Is there anything you hold sacred – life, love, family, a good bologna sandwich? If so, you may not want to read Blood Shot, because it treats everything in life with a merciless irreverence. Well, everything that is except…basketball.
In a word, I found Blood Shot to be hilarious. Its humorous exaggerations, most of which were quite politically incorrect, centered on the lack of worldliness of an elite professional basketball player turned private detective named Kable Anderken. Who else other than the coddled pro wouldn’t understand the purpose of public transportation? Who else would carry several thousand dollars in his socks just in case he needed to bribe a government official? Who else would repeatedly drop his wallet and passport on the floor because he was jumping up and down, yelling about a game on TV…and not consider it a problem? There was hardly a situation that Anderken assessed correctly, because he had never had to worry about pedestrian concerns such as money or career or other people or…well, just about anything else, including staying straight.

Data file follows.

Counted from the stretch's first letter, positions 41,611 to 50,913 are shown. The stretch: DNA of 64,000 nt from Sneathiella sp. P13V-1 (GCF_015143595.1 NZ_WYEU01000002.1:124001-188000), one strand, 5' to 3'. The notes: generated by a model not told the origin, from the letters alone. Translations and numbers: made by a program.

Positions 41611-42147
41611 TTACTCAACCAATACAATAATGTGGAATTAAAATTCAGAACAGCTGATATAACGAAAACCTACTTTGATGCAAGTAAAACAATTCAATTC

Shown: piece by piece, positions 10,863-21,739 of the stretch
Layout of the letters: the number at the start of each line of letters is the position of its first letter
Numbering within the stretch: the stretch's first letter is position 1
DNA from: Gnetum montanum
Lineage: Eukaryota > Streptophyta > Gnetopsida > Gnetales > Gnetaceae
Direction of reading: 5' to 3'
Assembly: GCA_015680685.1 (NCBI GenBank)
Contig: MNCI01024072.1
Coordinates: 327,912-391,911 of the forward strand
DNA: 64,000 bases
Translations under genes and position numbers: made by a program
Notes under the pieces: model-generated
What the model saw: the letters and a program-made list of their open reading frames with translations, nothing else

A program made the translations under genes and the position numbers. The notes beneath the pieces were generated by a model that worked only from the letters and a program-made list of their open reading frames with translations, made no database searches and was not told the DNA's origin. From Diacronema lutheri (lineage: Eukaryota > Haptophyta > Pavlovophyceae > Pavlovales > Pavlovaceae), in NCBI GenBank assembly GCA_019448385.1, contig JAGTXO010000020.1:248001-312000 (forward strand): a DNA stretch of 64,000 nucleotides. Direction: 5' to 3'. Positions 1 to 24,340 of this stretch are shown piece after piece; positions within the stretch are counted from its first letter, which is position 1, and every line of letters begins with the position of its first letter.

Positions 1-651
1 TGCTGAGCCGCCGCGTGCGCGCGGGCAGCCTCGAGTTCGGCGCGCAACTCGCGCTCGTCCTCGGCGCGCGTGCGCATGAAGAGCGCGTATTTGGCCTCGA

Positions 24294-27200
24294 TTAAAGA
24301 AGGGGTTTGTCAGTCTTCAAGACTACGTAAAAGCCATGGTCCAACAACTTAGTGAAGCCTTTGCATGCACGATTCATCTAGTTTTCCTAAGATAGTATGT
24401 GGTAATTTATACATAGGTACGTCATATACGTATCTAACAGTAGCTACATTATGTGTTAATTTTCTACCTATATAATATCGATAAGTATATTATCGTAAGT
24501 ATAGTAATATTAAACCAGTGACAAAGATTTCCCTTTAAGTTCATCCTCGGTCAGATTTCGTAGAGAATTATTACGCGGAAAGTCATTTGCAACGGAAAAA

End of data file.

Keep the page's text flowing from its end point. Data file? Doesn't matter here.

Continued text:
There is also murder mystery in the book, with some strangely odd twists and lots of action that result in an array of injuries to Anderken and an ever-rising body count. And, as you might guess from the tongue-in-cheek nature of this work, Anderken has some success solving the mystery despite his complete lack of aptitude, skill, and knowledge. How much success? Well, that would be a spoiler, right?